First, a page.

Dr. Gaven Kerr is a Lecturer in Philosophy at St Patrick’s College, Maynooth



Coronavirus and the Existence of God 

As the coronavirus sweeps across the world, our reaction to it – short of finding a cure – is either to succumb, or to avoid it through social distancing and lock down. The coronavirus makes us mindful of the fact that whilst our intelligence can give us a technical mastery over nature, nature is not our slave and we can succumb to its devastations. As such, people are (re)turning to God, since God is the only agent who does have the mastery over nature to which we aspire.


Yet some may think it foolish to turn to God in such a crisis; indeed some may even go so far as to say that this crisis is positive evidence that God does not exist; for how could such a good God, the God of love, allow this disaster to happen to us? Either God does not care, in which case He doesn’t love us, or He is unable to do anything about the current situation.


Yet, scripture is very clear that God is love and that He has a design for us which ultimately entails our salvation (cf. 1 Jn 3, and 1 Th 4:3). Scripture is also clear that God is master over all of creation (cf. Gen 1). So how does one committed to these truths address the role of God in the current crisis?

Whilst scripture is clear that God loves us, such love is manifested in His will for our salvation. But as is made clear time and again in scripture, our salvation does not consist in a life free from hardship; rather it consists in living by God’s grace so that when we come to die we may enjoy His presence in eternity. In short, our salvation is communion with God and to live by the very happiness with which God is happy (Jn 17:3).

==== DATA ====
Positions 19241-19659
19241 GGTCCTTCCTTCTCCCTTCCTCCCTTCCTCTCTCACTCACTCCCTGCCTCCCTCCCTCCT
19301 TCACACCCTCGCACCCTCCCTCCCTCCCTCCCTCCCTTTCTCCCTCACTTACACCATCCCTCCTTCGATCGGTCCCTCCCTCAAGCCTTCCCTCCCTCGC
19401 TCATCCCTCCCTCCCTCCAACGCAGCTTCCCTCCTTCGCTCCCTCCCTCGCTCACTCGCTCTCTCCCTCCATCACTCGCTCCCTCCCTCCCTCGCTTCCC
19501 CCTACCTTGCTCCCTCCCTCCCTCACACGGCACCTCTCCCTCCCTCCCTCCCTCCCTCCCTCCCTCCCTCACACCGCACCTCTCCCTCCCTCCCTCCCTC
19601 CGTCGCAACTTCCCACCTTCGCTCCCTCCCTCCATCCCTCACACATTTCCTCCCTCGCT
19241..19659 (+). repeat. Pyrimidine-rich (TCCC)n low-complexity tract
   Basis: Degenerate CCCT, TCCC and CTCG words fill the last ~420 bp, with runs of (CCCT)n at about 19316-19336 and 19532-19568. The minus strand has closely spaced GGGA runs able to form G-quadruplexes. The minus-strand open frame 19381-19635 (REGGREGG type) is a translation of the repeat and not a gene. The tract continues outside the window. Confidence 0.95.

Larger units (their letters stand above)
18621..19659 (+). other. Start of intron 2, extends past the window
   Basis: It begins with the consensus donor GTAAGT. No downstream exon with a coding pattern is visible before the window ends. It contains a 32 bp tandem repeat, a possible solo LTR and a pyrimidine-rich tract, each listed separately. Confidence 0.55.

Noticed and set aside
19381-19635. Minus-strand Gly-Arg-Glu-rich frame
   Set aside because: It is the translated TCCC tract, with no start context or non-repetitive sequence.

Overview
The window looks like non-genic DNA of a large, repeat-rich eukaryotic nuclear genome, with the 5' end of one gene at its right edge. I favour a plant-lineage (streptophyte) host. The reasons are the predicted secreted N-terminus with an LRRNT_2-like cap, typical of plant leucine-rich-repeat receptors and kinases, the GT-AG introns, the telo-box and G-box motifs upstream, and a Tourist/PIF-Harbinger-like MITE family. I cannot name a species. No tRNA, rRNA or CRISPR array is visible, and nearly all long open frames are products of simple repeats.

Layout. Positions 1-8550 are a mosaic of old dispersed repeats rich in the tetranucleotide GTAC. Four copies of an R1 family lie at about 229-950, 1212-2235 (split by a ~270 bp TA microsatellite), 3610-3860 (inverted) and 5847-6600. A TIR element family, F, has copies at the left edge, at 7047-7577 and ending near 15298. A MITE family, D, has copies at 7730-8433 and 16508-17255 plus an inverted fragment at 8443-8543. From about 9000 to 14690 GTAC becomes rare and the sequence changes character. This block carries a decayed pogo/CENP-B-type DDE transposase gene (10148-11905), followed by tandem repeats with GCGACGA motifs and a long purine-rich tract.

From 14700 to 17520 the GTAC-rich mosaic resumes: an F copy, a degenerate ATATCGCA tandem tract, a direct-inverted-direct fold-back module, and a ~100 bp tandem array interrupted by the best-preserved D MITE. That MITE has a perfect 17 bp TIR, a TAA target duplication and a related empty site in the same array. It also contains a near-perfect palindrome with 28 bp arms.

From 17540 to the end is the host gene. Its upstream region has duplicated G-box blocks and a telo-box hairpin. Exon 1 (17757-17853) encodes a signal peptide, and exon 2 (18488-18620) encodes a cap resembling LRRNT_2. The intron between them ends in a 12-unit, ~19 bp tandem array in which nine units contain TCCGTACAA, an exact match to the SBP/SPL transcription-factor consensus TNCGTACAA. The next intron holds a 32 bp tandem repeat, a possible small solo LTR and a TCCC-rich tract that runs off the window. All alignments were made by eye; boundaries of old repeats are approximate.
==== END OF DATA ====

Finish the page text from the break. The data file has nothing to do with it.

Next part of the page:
Furthermore, although God is the primary cause of all things and master over all of creation, this does not exclude what philosophers call secondary causality. Just as a person can make use of his hands to move a stick to move a stone thereby allowing the hand-stick-stone to share in his causality, so too does God permit creatures to share in His causality so that creatures can act as causes within creation.

Insofar as God is pure love and goodness, all causal interaction in the world which seeks to promote and disperse the good is in fact a participation in God’s primary causality which He exercises in creation. And this is especially relevant during the current pandemic.

Without any effort God could bring to nothing all ills in creation from start to finish, but if He were to do so, creatures would be mere puppets with no causality by which they could act in the world; they would in effect be mere characters in a story. Rather God dignifies creatures with an ability to act and to share in His own causality, and this is especially so for humans who are rational and can make decisions to manifest God’s goodness in the world.

Hence in regard to the current coronavirus pandemic, God permits humans the dignity of coming together and acting in such a way that they can deal with this crisis. This is manifest not only in the turning to God that is occurring all over the world, but also in the turning to one’s neighbour to ensure his or her good, whether it be through key workers, family, or colleagues. Indeed, the turn to both God and neighbour is illustrative of the primary and secondary commandments that Christ places on his disciples: to love God with all your heart and to love your neighbour as yourself (Mt 22: 36 – 40).